What is Blood Pressure?

Exercise, Health, Lifestyle

Blood pressure main

What is blood pressure (BP)?

Blood pressure is the pressure exerted by the circulating blood on the walls of the blood vessels.

What system is it part of and why?

BP is a part of the blood circulatory system, which is also known as the cardiovascular system(Refer Fig 1)

  • The heart
  • The blood vessels – arteries and veins
CirculatorySystem

Fig 1: The Circulatory System

The heart acts as a pump that is responsible for,

  • pumping oxygenated blood carried by the arteries to our organs
  • pumping deoxygenated blood that it receives through the veins from our organs. 

One of the functions of the circulatory system is to regulate the blood pressure for maintaining good blood flow throughout the body. This is required in order to transport nutrients and oxygen for every body part, for regulating body temperature, pH balance and for normal functioning of the body.

For example, when the heart pumps out oxygenated blood through the arteries, the blood flow exerts a force on the walls of the arteries. This force is measured as arterial blood pressure as shown in Fig 2. Any problems with this arterial BP may lead to a problem with the normal functioning of the body.

blood pressure

Fig 2: Arterial Blood pressure 

How is Arterial BP measured? 

The instrument that can measure the blood pressure is called Sphygmomanometer (Refer Fig 

Sphygmomanometer

Fig 3: Sphygmomanometer

It consists of:

  • a cuff,
  • a pump, and
  • a calibrated mercury scale

Typically two numbers that are being recorded on the scale which is written as a ratio. For example, BP of 120/70 mmHg, where 120 is the top number and 70 is the bottom number.

BP Measurement

Fig 3: Measuring BP

As shown in Fig 3, the BP is measured in four steps,

Step 1: Locate the pulse on an artery of the arm

Step 2: The health professional wraps the cuff around your arm and inflates it to squeeze your arm. This is done to temporarily press on the artery and close the blood flow in your arm. 

Step 3:  After the cuff is inflated, the health professional will slowly let air out. While doing this, he or she will listen to your pulse with a stethoscope and watch the mercury level on the calibrated scale to accurately note the measurements. The first pulse sound is heard and simultaneously measured on the scale.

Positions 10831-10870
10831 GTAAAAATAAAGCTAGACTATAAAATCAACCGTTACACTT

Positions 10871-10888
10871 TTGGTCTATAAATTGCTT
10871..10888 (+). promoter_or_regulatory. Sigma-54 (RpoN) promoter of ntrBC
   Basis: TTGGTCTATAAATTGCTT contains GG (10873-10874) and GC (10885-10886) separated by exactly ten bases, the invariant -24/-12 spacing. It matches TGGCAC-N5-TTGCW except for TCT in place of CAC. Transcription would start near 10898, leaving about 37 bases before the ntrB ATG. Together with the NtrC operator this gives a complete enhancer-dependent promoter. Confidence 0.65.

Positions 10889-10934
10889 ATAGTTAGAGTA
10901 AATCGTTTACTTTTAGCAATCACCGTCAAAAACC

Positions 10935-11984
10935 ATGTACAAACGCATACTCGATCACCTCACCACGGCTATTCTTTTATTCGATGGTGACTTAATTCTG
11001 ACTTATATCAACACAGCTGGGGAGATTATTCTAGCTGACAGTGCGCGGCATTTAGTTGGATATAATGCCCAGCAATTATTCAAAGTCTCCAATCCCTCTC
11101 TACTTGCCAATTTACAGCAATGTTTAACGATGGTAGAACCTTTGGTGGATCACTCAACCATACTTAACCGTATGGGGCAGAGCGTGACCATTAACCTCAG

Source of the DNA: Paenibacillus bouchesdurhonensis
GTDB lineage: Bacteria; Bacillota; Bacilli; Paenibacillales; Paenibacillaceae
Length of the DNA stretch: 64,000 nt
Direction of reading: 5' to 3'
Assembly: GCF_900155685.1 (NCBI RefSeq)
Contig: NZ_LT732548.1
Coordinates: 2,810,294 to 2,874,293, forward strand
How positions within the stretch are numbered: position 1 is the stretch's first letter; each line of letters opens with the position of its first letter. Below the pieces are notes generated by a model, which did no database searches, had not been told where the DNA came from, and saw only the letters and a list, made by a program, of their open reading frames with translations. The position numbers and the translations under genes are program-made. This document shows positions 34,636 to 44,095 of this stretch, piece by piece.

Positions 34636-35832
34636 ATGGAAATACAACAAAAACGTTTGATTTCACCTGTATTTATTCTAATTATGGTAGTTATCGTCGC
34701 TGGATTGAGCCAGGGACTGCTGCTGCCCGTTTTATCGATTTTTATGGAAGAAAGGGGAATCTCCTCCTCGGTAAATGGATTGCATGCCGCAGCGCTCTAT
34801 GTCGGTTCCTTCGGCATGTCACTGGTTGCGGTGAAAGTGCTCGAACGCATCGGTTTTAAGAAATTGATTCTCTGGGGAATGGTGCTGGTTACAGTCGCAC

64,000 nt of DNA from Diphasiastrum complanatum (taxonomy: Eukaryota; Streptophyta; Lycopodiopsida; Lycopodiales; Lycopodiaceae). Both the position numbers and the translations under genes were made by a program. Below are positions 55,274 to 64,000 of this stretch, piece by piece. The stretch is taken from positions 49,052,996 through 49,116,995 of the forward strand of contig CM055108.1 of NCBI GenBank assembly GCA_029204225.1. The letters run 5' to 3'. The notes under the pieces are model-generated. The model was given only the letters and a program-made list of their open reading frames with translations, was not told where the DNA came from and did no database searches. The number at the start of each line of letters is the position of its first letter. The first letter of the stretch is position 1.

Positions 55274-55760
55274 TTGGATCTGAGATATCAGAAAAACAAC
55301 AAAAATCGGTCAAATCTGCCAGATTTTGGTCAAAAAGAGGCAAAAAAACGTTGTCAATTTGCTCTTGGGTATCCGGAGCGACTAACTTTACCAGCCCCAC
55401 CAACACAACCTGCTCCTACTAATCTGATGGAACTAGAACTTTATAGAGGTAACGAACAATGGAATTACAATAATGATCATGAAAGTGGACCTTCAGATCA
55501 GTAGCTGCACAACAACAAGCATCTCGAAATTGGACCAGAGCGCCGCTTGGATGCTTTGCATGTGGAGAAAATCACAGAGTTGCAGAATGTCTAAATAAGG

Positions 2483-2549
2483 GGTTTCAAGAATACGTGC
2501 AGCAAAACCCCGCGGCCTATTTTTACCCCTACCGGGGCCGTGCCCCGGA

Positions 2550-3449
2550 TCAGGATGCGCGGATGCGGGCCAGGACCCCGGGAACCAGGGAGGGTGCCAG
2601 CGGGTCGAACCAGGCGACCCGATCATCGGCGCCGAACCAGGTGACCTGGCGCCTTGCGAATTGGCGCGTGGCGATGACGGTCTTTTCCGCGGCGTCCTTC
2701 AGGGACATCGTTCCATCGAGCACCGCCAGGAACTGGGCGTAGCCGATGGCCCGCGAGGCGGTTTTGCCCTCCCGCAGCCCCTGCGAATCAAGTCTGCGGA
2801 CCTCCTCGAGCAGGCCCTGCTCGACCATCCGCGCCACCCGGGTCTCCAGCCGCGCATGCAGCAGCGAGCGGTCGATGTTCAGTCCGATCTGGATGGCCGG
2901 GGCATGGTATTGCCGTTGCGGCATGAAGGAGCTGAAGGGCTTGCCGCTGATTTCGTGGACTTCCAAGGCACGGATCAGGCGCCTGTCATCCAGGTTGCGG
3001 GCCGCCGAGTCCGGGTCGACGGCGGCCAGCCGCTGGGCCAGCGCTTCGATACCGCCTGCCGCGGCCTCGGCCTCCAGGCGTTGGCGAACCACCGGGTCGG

Step 4: As the successive pulse sounds continue the professional hears it until the last pulse sound is heard which is again measured. 

The scale used is in “millimeters of mercury” (mmHg) to measure the pressure in your blood artery.

Blood pressure numbers- what does it indicate? 

systole and diastole

Fig 4: Systole and Diastole of the heart

The top number- Systolic pressure

The top number, which is also the higher of the two numbers, is the measure of the pressure in the arteries when the heart beats or contracts to pump the oxygenated blood. This is also known as the systole of the heart as shown in fig 4. 

The bottom number- Diastolic pressure

The bottom number is also the lower of the two numbers. It indicates the pressure in the arteries when the heart muscles are relaxing between two heart beats and refilling with blood. This is also known as the diastole of the heart as shown in fig 4.

BP Categories

Fig : BP Categories

Fig 5: BP Categories

Typically more attention is given to the top number (the systolic blood pressure), however, both the systolic and the diastolic pressures are important for indicating if a person is at risk of any heart disease.